Terry Chambers v. Kohler Company, et al


UNPUBLISHED OPINION FILED. [16-11404 Affirmed] Judge: PEH, Judge: ECP, Judge: CH. Mandate pull date is 05/16/2017 [16-11404]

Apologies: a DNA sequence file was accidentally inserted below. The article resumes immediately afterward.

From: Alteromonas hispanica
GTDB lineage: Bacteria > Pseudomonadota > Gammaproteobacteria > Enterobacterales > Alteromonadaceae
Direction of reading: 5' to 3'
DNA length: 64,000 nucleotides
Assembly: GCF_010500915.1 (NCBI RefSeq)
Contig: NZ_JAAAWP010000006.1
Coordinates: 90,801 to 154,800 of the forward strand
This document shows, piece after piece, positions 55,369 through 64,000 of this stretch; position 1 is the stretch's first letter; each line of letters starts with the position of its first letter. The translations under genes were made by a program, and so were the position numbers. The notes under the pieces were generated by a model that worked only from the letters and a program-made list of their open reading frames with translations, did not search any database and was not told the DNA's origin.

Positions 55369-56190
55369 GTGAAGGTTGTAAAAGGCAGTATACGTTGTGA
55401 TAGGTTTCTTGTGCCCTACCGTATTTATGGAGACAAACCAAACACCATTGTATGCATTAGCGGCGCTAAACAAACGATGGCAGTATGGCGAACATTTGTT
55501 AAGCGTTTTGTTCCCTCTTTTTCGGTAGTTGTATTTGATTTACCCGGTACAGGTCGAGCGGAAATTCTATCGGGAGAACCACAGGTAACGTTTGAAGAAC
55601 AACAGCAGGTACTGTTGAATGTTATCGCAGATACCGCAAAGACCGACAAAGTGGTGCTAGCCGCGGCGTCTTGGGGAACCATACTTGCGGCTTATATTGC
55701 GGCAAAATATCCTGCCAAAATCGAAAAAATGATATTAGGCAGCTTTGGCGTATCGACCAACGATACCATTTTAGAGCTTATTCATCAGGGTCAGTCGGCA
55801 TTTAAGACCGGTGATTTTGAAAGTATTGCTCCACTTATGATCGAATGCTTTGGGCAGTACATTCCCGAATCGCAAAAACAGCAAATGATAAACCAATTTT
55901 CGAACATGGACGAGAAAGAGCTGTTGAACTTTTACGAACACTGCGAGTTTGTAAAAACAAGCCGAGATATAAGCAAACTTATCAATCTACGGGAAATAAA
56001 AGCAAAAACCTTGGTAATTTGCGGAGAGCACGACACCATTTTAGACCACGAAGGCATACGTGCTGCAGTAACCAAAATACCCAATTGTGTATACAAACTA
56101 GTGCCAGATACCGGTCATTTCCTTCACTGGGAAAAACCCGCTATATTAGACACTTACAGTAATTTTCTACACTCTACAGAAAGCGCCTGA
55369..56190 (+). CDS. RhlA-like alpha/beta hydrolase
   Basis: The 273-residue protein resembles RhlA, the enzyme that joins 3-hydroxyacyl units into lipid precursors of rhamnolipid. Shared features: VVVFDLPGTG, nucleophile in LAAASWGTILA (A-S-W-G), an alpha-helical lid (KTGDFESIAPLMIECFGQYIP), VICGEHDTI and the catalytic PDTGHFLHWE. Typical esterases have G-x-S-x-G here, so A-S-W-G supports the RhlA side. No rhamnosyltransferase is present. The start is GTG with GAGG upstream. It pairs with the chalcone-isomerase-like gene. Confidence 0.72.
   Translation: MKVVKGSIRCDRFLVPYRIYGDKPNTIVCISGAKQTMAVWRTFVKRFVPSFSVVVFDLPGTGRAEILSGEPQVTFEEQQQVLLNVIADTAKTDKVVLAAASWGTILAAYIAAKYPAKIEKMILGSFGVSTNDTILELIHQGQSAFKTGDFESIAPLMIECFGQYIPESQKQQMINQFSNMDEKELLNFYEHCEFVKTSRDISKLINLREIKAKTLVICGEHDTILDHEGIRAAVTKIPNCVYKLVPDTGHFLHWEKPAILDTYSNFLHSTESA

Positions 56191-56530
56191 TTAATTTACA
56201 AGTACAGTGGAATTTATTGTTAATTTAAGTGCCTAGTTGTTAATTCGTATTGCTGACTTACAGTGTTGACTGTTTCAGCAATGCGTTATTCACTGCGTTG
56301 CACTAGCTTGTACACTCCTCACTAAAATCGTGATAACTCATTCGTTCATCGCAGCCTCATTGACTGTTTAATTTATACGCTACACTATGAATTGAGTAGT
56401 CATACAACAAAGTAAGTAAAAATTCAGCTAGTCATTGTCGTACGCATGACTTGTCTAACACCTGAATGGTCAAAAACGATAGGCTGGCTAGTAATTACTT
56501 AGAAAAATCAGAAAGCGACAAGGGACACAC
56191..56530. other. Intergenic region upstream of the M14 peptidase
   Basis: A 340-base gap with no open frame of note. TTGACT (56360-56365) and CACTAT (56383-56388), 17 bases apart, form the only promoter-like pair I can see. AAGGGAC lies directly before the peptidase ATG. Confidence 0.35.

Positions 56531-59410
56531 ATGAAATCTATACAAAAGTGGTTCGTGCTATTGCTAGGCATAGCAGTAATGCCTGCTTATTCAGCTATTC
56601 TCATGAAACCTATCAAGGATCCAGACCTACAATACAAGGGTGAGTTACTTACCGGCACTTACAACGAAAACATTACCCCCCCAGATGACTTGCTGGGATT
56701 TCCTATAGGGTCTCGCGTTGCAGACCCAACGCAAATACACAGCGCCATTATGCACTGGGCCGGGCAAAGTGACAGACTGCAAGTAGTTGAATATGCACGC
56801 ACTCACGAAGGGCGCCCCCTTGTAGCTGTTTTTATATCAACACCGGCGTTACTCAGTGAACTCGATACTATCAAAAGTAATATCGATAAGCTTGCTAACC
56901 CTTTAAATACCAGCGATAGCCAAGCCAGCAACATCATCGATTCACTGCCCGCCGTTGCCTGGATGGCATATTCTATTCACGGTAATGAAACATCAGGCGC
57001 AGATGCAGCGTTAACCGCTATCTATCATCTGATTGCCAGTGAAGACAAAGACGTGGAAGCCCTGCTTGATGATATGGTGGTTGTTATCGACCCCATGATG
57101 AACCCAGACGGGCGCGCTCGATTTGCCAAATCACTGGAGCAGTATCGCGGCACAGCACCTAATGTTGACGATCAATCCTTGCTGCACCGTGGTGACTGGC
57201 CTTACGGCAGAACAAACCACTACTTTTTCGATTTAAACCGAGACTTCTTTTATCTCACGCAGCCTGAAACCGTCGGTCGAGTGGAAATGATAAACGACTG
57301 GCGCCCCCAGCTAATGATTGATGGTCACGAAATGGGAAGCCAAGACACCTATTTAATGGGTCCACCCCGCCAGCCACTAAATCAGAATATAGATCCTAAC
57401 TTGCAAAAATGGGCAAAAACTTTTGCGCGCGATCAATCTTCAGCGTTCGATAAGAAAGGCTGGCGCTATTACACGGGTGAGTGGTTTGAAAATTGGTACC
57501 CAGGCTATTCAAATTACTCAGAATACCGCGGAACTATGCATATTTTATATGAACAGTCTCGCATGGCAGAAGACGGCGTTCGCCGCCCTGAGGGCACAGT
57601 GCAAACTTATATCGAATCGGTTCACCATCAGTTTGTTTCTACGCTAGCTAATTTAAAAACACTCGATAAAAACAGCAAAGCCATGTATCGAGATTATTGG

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Case: 16-11404 Document: 00513966730 Page: 1 Date Filed: 04/25/2017 IN THE UNITED STATES COURT OF APPEALS FOR THE FIFTH CIRCUIT No. 16-11404 Summary Calendar TERRY CHAMBERS, United States Court of Appeals Fifth Circuit FILED April 25, 2017 Lyle W. Cayce Clerk Plaintiff - Appellant v. TROY-BILT, L.L.C., Defendant - Appellee Appeal from the United States District Court for the Northern District of Texas USDC No. 3:14-CV-569 Before HIGGINBOTHAM, PRADO, and HAYNES, Circuit Judges. PER CURIAM:* In this products liability case, the district court 1 granted summary judgment in favor of Defendant Troy-Bilt, L.L.C because there was no dispute of material fact as to causation. We AFFIRM. Pursuant to 5TH CIR. R. 47.5, the court has determined that this opinion should not be published and is not precedent except under the limited circumstances set forth in 5TH CIR. R. 47.5.4. * 1 This case was considered by a magistrate judge pursuant to 28 U.S.C. § 636(c). Case: 16-11404 Document: 00513966730 Page: 2 Date Filed: 04/25/2017 No. 16-11404 I. This dispute concerns injuries that Terry Chambers sustained in a fire that occurred in his garage. According to Mr. Chambers, a lawn mower designed and manufactured by Defendant Troy-Bilt, L.L.C. (“Troy-Bilt”) exploded, causing the fire and his injuries. During his deposition, Mr. Chambers described the facts leading up to the incident as follows. The day before the fire, Mr. Chambers’s wife, Peggy Chambers, used the lawn mower to mow the front and back yard. After she brought the lawn mower back to the garage, Mr. Chambers washed it off and pulled it into the garage. The next day, Mr. Chambers noticed that his wife had not mowed two strips of grass by the driveway, so he took out the lawn mower, mowed the two strips of grass, washed off the lawn mower, and pulled it into the garage. More specifically, he testified that he took the lawn mower to the street and came straight back, which took around three minutes. He then stopped the lawn mower in front of the garage, turned the engine off, and used a hose to wash both the top deck and underneath the mower. After waiting two or three minutes, Mr. Chambers turned the lawn mower back on, drove it into the garage (a distance of about thirty feet), and turned off the engine. Soon after Mr. Chambers was back in the house, Mrs. Chambers asked him if he had heard what sounded like somebody shooting a gun. Another minute or two later, Ms. Chambers asked Mr. Chambers if he was burning something, at which point Mr. Chambers proceeded into the garage and saw the lawn mower was on fire. Mr. Chambers sustained burns while attempting to push the lawn mower out of the garage. According to Mr. Chambers’s causation expert, Richard Dyer, the fire was caused when gasoline released from the fuel tank vaporized and the vapors ignited when they came into contact with the hot engine exhaust components. Importantly, however, Dyer stated that, if Mr. Chambers’s testimony 2 Case: 16-11404 Document: 00513966730 Page: 3 Date Filed: 04/25/2017 No. 16-11404 regarding the events leading up to the fire were true, the hot exhaust components could not be a valid ignition source because they would not be hot enough to ignite the gasoline vapors. In its subsequent motion for summary judgment, Troy-Bilt argued that Mr. Chambers’s deposition testimony was a judicial admission and thus Mr. Chambers could not establish causation based on Dyer’s testimony. In his response, Mr. Chambers argued that his deposition testimony was an evidentiary admission and pointed to the deposition testimony of his wife as establishing a factual dispute regarding causation. The district court granted Troy-Bilt’s motion for summary judgment, and Mr. Chambers appealed. II. The district court exercised diversity jurisdiction, 2 28 U.S.C. § 1332, and we have jurisdiction over the appeal from a final judgment, 28 U.S.C. § 1291. We review a grant of summary judgment de novo. United States v. Lawrence, 276 F.3d 193, 195 (5th Cir. 2001). Summary judgment is proper where there is no genuine dispute of material fact, and a party is entitled to judgment as a matter of law. FED. R. CIV. P. 56(a). We “must view the evidence introduced and all factual inferences from the evidence in the light most favorable to the party opposing summary judgment[, and a] party opposing summary judgment may not rest on mere conclusory allegations or denials in its pleadings.” Hightower v. Tex. Hosp. Ass’n, 65 F.3d 443, 447 (5th Cir. 1995) (citations omitted). “[C]onclusory statements, speculation, and unsubstantiated assertions cannot defeat a motion for summary judgment.” RSR Corp. v. Int’l Ins. Co., 612 F.3d 851, 857 (5th Cir. 2010). We may affirm The parties submitted supplemental letter briefing on diversity jurisdiction, and we are satisfied that the district court properly exercised subject matter jurisdiction. 2 3 Case: 16-11404 Document: 00513966730 Page: 4 Date Filed: 04/25/2017 No. 16-11404 the grant of summary judgment on any basis raised below that is supported by the record. See City of Alexandria v. Brown, 740 F.3d 339, 350 (5th Cir. 2014). III. On appeal, Mr. Chambers maintains that his deposition testimony was an evidentiary admission, not a judicial admission. We need not decide this issue because, even assuming arguendo that his statements were evidentiary rather than judicial admissions, he failed to raise a fact issue refuting those admissions. To refute his deposition testimony regarding how long the lawn mower was running, Mr. Chambers points to the deposition testimony of his wife that the lawn mower ran for nine or ten minutes. The problem with Mrs. Chambers’s testimony, however, is that her accounting of the duration is based upon speculation. When asked how long the conversation between her and her husband was, she was equivocal, stating “I’m going to say [it was] about two minutes” and later that it was “three or four minutes.” As to how long Mr. Chambers sat on the lawn mower in the garage, Mrs. Chambers expressed uncertainty, first stating “for a few minutes,” then saying “I don’t know how long it was,” and finally stating “I’m guessing it was two, three minutes. It could have been a minute.” This type of speculation is not sufficient to create a genuine issue of material fact. See Ruiz v. Whirlpool, Inc., 12 F.3d 510, 514 (5th Cir. 1994) (an expert’s opinion “that the relays for the evaporator blower fan motor could have been a source of the fire” was not sufficient to defeat summary judgment); see also Keating v. Pittston City, 643 F. App’x 219, 224– 25 (3d Cir.), cert. denied, 137 S. Ct. (2016) (“A lack of memory does not create a genuine dispute because an answer such as ‘I don’t recall’ is insufficient evidence to rebut affirmative testimony or at least create ‘fair doubt.’”). Accordingly, there is no genuine dispute of material fact, and summary judgment was proper. AFFIRMED. 4